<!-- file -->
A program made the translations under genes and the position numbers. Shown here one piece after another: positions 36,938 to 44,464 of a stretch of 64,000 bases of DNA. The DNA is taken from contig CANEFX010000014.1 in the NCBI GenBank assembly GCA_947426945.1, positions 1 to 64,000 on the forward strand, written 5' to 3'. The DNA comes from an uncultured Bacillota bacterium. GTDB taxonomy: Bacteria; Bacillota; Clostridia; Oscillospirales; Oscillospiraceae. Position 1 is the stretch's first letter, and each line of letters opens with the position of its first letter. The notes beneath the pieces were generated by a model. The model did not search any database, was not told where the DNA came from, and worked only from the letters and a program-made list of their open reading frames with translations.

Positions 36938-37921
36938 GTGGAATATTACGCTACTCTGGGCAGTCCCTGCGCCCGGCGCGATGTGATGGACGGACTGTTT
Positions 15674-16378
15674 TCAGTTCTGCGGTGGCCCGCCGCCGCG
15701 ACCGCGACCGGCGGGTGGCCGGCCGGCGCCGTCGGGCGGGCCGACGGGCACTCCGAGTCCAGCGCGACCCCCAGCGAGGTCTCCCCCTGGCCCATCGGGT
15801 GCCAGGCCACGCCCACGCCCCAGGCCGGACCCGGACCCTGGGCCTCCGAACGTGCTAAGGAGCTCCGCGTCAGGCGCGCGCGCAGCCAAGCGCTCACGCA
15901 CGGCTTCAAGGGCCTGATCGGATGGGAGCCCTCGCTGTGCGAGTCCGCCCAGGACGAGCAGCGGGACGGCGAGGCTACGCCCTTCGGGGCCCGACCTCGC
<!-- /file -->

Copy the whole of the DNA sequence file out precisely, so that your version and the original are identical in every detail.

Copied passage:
A program made the translations under genes and the position numbers. Shown here one piece after another: positions 36,938 to 44,464 of a stretch of 64,000 bases of DNA. The DNA is taken from contig CANEFX010000014.1 in the NCBI GenBank assembly GCA_947426945.1, positions 1 to 64,000 on the forward strand, written 5' to 3'. The DNA comes from an uncultured Bacillota bacterium. GTDB taxonomy: Bacteria; Bacillota; Clostridia; Oscillospirales; Oscillospiraceae. Position 1 is the stretch's first letter, and each line of letters opens with the position of its first letter. The notes beneath the pieces were generated by a model. The model did not search any database, was not told where the DNA came from, and worked only from the letters and a program-made list of their open reading frames with translations.

Positions 36938-37921
36938 GTGGAATATTACGCTACTCTGGGCAGTCCCTGCGCCCGGCGCGATGTGATGGACGGACTGTTT
Positions 15674-16378
15674 TCAGTTCTGCGGTGGCCCGCCGCCGCG
15701 ACCGCGACCGGCGGGTGGCCGGCCGGCGCCGTCGGGCGGGCCGACGGGCACTCCGAGTCCAGCGCGACCCCCAGCGAGGTCTCCCCCTGGCCCATCGGGT
15801 GCCAGGCCACGCCCACGCCCCAGGCCGGACCCGGACCCTGGGCCTCCGAACGTGCTAAGGAGCTCCGCGTCAGGCGCGCGCGCAGCCAAGCGCTCACGCA
15901 CGGCTTCAAGGGCCTGATCGGATGGGAGCCCTCGCTGTGCGAGTCCGCCCAGGACGAGCAGCGGGACGGCGAGGCTACGCCCTTCGGGGCCCGACCTCGC